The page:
By: Suria Mujadidi
Canada’s inflation rate has increased to 8.1% since June 2022 and many Canadians are feeling it.
Why does this matter? Inflation reduces the dollar’s values and reduces its purchasing power, making everyday necessities such as groceries more expensive for individuals to buy. It’s not just groceries either – there has been significant change in the price for oil, gas, wheat, clothing, and many more. The increased cost of living isn’t accompanied by salary adjustments either. In fact, the unemployment rate is set to increase as the Canadian economy braces for a recession.. The economic crisis is having a significant impact on everyone but especially on low-income families. This places increased pressure on the younger population who can be influenced by changes in financial factors such as labour demand. Canadian youth suffer greatly in the employment market during economic crises, and they are especially at risk of unemployment. and they are frequently obliged to work in the informal sector, where pay and working conditions are extremely low and there are few barriers to protection rights.
Figure 1 – Average Inflation Rate over the past 5 years
A leading factor of the economic downturn has been the Covid-19 pandemic. Things got so bad that the Canadian government introduced relief payments to help increase spending in an attempt to stimulate the economy. The lack of demand during the pandemic forced businesses to decrease capacity, meaning the infrastructure is now playing catch-up as demand picks up back to pre-pandemic levels. Things are playing out exactly as the free market demand and supply model dictates, that prices for goods will increase in such a situation.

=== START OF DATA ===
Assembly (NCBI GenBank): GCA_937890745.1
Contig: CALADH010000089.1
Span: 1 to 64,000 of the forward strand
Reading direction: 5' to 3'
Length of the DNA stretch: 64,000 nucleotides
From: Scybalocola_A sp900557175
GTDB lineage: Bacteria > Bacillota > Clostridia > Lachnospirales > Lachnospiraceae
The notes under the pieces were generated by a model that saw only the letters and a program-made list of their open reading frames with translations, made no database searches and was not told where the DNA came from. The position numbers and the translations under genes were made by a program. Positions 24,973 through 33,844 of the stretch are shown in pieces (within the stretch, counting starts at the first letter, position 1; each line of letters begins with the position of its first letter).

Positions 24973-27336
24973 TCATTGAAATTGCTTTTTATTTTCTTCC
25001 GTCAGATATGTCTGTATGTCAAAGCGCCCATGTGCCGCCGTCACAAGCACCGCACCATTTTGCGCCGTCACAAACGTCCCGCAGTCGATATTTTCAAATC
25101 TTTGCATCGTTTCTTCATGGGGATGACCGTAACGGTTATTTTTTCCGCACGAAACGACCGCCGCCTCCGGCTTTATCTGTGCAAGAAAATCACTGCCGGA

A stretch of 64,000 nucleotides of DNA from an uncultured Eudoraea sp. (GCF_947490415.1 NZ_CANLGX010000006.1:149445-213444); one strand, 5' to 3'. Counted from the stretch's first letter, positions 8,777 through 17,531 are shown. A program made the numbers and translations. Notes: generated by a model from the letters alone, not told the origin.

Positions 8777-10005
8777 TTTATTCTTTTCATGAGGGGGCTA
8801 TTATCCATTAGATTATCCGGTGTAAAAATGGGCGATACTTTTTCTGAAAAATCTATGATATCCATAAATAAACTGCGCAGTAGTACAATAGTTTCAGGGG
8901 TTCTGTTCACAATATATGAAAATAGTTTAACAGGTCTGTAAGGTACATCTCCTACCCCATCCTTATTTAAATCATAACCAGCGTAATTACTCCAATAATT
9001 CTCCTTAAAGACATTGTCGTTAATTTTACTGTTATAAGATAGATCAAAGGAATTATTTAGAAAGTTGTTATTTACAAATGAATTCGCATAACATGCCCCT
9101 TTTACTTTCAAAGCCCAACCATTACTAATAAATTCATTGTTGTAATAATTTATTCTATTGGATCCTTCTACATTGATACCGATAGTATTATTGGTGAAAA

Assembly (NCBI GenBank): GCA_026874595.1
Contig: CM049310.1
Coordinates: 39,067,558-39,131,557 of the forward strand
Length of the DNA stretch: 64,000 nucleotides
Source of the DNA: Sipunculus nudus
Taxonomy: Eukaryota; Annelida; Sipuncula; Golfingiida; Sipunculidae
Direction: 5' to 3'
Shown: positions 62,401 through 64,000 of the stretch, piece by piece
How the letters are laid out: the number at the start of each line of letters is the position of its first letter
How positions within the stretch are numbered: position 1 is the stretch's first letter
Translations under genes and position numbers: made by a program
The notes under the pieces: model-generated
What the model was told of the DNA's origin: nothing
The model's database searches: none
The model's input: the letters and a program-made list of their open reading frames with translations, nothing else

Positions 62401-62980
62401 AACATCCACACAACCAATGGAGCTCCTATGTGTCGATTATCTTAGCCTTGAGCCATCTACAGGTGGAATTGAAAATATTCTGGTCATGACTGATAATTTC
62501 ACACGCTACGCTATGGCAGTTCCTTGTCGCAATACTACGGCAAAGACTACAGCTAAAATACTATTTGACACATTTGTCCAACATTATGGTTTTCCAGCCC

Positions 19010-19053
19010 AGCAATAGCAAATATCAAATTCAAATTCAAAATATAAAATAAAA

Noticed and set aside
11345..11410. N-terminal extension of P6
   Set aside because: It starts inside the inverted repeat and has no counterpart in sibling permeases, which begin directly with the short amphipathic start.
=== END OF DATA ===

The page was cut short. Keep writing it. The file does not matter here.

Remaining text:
The Impact of the Ukraine War on Canada’s Economy
Additionally, the war has increased food prices for Canadians as Russia is a major supplier of coal, oil and gas, grains, and oil in the world. Canadians now pay more for their food as a result of the conflict. Ukraine is a significant exporter of grains like wheat and corn to other countries. 25% of the world’s wheat supply comes from Russia and Ukraine, however, because of the conflict, transporting these goods becomes impossible. Meaning that Ukraine is not able to be operational in the exportations and importations of products at this time as a result of the recent Russian attacks on Ukraine. Canada has experienced direct effects, leading to higher food costs. In the end, the increase in food costs has resulted in inflation and rate increases. Canada has suffered as a result of this war.
Gas Prices On The Rise
Gas costs have risen by more than 50% when compared to last year, as reported by the CBC. Commuting has become more expensive for Canadians, eating away at their budget for other necessary items. Due to the increased demand for gas and the constrained supply, costs are on the rise to record levels. Millions of Canadians typically suffer financially as a result of this. In the end, all of these factors have had a major and detrimental impact on Canada’s economic situation, and inflation has significantly increased. Many people such as Students, low-income families, and families with children have all been affected by this rise have been affected by this surge.